Public order offence charges have been dropped against team chasing rider Mark Smith. The rider was arrested and charged on then prime minister Tony Blair’s last day in office, 27 June, for brandishing a placard that read “Bollocks to Blair” above the M4 motorway.

Mr Smith was due to appear in court on 24 October charged with “displaying any writing, sign or other visible representation which is threatening, abusive or insulting”. But, on 19 October, he received a letter from the Crown Prosecution Service (CPS) saying they were dropping the case.

“It beggars belief that this could go on for so long,” said Mr Smith. “I wasted hours waiting around in court, money on legal fees, not to mention what this has cost the taxpayer. I told the officer who arrested me at the time that the CPS has never prosecuted anyone over the word ‘bollocks’.”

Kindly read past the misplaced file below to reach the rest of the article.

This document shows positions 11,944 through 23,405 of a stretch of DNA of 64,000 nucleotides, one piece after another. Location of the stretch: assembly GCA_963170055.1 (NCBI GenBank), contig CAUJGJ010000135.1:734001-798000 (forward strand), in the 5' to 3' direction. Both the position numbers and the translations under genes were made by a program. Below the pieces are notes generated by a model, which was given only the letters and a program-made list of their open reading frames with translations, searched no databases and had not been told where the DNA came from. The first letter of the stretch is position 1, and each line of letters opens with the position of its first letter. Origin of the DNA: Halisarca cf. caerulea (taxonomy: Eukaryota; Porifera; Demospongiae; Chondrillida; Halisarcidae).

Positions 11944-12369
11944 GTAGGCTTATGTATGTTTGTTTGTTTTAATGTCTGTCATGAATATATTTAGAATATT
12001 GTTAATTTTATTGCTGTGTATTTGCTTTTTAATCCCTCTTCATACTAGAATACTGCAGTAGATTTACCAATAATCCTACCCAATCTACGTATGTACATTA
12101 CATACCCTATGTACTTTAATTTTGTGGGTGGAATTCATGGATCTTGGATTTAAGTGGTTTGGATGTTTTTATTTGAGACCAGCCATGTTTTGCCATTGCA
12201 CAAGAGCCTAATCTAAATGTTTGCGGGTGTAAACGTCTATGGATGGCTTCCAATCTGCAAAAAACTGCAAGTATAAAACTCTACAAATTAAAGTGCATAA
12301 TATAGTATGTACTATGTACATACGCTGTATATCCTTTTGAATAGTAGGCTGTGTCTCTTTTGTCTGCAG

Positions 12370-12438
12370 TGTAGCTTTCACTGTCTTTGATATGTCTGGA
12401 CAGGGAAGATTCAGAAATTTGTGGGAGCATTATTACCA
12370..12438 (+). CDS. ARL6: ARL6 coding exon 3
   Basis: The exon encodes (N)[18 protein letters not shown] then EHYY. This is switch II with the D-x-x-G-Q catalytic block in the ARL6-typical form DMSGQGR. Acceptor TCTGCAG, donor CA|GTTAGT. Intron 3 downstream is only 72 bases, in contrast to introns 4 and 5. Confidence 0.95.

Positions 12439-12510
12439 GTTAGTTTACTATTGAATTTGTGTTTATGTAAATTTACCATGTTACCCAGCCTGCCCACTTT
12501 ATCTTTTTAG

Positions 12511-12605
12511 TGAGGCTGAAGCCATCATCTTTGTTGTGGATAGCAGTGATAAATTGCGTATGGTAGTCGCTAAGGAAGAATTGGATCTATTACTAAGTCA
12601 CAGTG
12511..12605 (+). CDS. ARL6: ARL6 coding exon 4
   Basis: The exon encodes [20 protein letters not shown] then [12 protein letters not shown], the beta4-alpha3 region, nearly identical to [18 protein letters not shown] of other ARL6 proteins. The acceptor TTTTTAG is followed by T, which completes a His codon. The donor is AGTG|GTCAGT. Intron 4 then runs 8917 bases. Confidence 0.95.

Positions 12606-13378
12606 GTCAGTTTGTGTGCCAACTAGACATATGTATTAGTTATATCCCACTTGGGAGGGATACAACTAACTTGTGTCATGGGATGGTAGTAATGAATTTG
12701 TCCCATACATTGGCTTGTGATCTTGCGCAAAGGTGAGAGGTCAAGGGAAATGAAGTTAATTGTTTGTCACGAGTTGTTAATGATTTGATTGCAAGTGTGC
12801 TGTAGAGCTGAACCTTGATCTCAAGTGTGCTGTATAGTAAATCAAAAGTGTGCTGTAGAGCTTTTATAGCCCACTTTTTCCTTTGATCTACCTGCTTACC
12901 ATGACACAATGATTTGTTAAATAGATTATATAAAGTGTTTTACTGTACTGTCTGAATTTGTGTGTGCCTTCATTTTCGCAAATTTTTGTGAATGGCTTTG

Mr Smith has the right to request proceedings are reinstated against him, and is considering this option with his solicitor. “It might sound barmy, but I want my day in court now and I want to get to the bottom of whether the use of the word ‘bollocks’ is illegal,” he said.

In March businessman Tony Wright expressed his “total disappointment” to H&H after the CPS dropped charges against him for selling shirts emblazoned with “Bollocks to Blair” at the 2006 Royal Norfolk Show (news, 29 March).

Clothing company Splash paid an on-the-spot fine at the show for similar charges brought under section five of the Public Order Act. And in September 2005, a 20-year-old woman was stopped by police at the Midlands Game Fair for wearing a shirt bearing the same slogan. She was released without charge (news, 22 September).

A spokesman for the CPS told H&H: “Having looked at all the evidence, we decided we were unable to prove that it had caused harassment, alarm or distress to the drivers who saw it.”